I returned to tell Ajka, who didn’t believe me and had to go out and look for himself.

I stirred the demi-glace and stuck in the thermometer: 178 degrees. Almost there. I checked the butter.

Then the lights went out.

A few cigarette lighters flickered up. Lily lit some birthday candles. The hotel manager strode over with one in hand.

“We’ve lost power,” he said. “All the wiring is down in the basement. The alternate generator is down there too. We’ll be stuck without power for a while.”

“What time is it?” I asked.

I saw the green radium dots on his watch as he turned his wrist. “Seven thirty.”

“Is it still raining?”

“Pitchforks and bull yearlings. Don’t know how long it’ll last. We’ll just have to stick it out. You might want to take some precautions. Turn off your equipment. Put away all the food you can.”

He walked off, holding up his birthday candle.

I covered the butter and switched off all the ovens. The soup was too hot to put away. I found a flashlight in the liquor cabinet and walked down the hall. The hotel felt strange without the whir and clank of machines and the spinning of fans. The air was heavy and dank.

Dizzy was sitting in the break room, scrawling on a napkin by candlelight. I pulled up a chair. “So now what do we do?” I asked.

He slid the napkin across the table as if it were the catalyst in the redemption of mankind, which in a way it might have been, for Dizzy intended to share his half million with all the poor, deserving people he knew, including Lily and his ailing mother. “If we start with two thousand, we only have to hit nine games,” he said.

Then he went to shoot some pool on the hotel table.

I poured a cup of coffee and walked back down the hall, throwing my flashlight beam past anonymous shapes that were unusually lively of step. It was fun being at work when you didn’t have to work, like summer camp, or a stormy night in a medieval castle, or a return to the fire-lit caves of Lascaux. The hiss and metal rip of opened soft-drink cans mingled with the murmur of mischief and the dim rain drumming on the roof far away. I found Lily in her work station behind the refrigerators. She was covering dishes with plastic wrap. “What are your plans for the night?” I asked.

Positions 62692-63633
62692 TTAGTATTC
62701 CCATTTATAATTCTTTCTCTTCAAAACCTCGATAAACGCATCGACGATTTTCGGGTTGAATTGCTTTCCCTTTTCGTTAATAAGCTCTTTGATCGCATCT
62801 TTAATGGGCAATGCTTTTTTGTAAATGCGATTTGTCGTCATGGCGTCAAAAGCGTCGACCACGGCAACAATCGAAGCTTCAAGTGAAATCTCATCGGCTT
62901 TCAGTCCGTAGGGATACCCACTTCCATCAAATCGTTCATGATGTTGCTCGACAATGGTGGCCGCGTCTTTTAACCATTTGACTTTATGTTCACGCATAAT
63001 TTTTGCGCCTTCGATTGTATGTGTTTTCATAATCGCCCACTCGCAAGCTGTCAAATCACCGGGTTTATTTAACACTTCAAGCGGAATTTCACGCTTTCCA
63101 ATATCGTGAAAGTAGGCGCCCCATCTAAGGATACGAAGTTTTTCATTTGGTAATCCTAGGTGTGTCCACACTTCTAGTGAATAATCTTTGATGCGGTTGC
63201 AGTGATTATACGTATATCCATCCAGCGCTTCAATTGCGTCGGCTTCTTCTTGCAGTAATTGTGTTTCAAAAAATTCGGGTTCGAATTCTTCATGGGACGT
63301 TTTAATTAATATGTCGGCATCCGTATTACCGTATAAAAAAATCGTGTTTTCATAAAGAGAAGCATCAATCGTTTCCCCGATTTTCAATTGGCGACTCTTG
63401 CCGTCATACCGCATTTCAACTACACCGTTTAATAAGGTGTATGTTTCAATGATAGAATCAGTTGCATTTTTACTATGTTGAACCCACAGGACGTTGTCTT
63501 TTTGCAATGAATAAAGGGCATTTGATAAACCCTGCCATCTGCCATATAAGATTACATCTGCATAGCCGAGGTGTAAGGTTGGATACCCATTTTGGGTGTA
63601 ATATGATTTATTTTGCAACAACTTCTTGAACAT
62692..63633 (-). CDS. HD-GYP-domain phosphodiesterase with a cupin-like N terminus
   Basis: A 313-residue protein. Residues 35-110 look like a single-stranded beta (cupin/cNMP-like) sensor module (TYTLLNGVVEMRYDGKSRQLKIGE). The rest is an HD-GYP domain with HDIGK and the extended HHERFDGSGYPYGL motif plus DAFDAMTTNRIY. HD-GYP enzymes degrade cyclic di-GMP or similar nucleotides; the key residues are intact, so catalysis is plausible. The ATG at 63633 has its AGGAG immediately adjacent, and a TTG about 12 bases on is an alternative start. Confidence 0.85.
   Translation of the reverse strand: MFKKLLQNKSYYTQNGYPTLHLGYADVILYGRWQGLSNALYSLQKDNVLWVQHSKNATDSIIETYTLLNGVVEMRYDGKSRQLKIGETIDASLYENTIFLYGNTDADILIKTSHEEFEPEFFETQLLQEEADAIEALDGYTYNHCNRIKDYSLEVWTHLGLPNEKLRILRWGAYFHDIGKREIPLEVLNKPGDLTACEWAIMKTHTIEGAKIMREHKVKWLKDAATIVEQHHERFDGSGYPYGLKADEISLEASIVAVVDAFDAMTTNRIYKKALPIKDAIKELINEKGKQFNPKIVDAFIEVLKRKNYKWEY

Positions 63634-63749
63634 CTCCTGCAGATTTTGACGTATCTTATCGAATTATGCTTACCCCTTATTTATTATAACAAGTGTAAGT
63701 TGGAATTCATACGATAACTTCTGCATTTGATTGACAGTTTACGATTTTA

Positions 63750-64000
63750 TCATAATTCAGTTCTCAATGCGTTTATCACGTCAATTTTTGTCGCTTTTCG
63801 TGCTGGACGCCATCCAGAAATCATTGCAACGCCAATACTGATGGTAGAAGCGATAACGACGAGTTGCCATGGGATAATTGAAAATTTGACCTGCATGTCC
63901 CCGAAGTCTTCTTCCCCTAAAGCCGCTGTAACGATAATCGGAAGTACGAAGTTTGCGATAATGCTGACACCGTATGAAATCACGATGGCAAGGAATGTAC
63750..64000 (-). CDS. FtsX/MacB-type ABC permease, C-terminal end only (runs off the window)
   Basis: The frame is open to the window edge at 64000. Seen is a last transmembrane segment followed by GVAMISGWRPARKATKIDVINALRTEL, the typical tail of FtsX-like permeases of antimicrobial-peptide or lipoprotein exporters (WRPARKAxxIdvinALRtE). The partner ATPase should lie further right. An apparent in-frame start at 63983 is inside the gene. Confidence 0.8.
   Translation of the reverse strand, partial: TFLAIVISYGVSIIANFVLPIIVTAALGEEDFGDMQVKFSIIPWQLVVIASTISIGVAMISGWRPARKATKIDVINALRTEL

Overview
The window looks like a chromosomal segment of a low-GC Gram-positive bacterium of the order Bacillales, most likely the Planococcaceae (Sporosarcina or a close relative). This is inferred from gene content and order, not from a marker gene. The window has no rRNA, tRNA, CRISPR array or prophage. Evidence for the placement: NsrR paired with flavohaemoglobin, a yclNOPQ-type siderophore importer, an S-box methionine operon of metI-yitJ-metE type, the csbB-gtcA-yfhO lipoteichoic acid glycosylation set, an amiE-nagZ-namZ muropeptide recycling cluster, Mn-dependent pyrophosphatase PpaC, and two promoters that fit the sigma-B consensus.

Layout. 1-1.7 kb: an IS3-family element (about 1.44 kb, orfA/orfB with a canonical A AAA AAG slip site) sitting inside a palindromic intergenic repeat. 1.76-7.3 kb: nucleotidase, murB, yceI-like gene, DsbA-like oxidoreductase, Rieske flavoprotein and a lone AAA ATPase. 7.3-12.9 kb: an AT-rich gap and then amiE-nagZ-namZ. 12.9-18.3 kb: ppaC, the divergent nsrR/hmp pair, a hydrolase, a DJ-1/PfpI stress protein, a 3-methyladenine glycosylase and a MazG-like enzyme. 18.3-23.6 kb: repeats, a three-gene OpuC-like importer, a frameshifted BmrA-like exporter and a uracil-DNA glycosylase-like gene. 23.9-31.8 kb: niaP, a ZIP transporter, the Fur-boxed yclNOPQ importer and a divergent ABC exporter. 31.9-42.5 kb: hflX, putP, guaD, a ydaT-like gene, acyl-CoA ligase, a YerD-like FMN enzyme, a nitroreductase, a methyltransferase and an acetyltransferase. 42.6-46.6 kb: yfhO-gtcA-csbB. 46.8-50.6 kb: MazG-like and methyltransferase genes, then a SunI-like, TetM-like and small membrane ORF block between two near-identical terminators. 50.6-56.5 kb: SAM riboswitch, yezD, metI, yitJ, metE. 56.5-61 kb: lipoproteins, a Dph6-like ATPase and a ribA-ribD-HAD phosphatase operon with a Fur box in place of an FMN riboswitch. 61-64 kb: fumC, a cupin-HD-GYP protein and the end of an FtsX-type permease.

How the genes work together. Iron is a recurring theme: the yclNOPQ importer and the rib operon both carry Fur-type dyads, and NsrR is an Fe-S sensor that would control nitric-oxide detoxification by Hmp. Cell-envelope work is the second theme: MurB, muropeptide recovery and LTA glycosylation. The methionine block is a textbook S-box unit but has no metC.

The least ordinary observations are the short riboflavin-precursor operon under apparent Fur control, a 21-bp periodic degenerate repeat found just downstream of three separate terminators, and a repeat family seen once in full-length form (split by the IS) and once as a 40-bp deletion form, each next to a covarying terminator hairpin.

“I don’t know.”

“They’ll be giving rooms to the employees soon,” I said.

“I never stayed in no hotel before.”

“There’s not much to it.”

“I’ve got to finish up here first,” she said.

“I do too.” Her profile in the half light of a candle was elegant. We had talked once about sex, and she’d admitted to losing her virginity at age ten. I think that was the point at which the nature of my interest in her had changed. “You be careful, Pudd’n,” I said. “The wolves are out.”

“Oh, I know all about those,” she said.


She turned to face me. “What?”

“Never mind. You just be careful.”

I wandered back to my own station. My fifty gallons of demi-glace had dropped to 173 degrees. No power overnight and it would spoil. Ajka had disappeared and was likely enjoying himself in the darkness. He often boasted of his extramarital affair with a cocktail waitress. I had once boasted of my affairs, too, though I couldn’t remember why.

I went outside again to look at the magnificent rain tumbling steadily down, the rushing street-river roiling four feet up the shop windows. A picnic bench coasted by, then two trash cans and a couch with a cat riding on it. I recalled all the stories of Great Floods and how, when the waters receded and all the sinners like me were drowned, the world was reborn. The guests and employees of the hotel stood along the rail of the veranda like bewildered passengers on a slowly sinking ship.

“Raining pretty hard,” observed one guest.

“Pitchforks and bull yearlings,” I said.


Back in the jungle-themed lobby, employees mingled with guests — probably for the first time in hotel history — as the bartender mixed free drinks. Kerosene lamps glowed on tropical-print tablecloths. Pool balls cracked from the game room, and I went in to watch Dizzy beat a cocky kid who ran the table except for the eight ball. Dizzy calmly ran out his balls, dropped the eight, and collected his twenty.

“I almost beat you,” the kid said proudly.

Dizzy chuckled and said, without disdain, “What does almost mean?”

Dizzy claimed to hate Arkansas and had once asked me to make sure, if he happened to die here, that his body got shipped back to his home state of Washington, but I think he was more attached to the place than he would admit. His son, his ex-wife (whom he still loved), his triumphs, his reputation, most of his friends, his lost fingers, and his misspent youth were all in Arkansas.

A pack of revelers strolled past, slapping each other on the backs and laughing.

“The rain’s letting up,” one said.

“I heard on the radio another storm’s coming,” another said hopefully.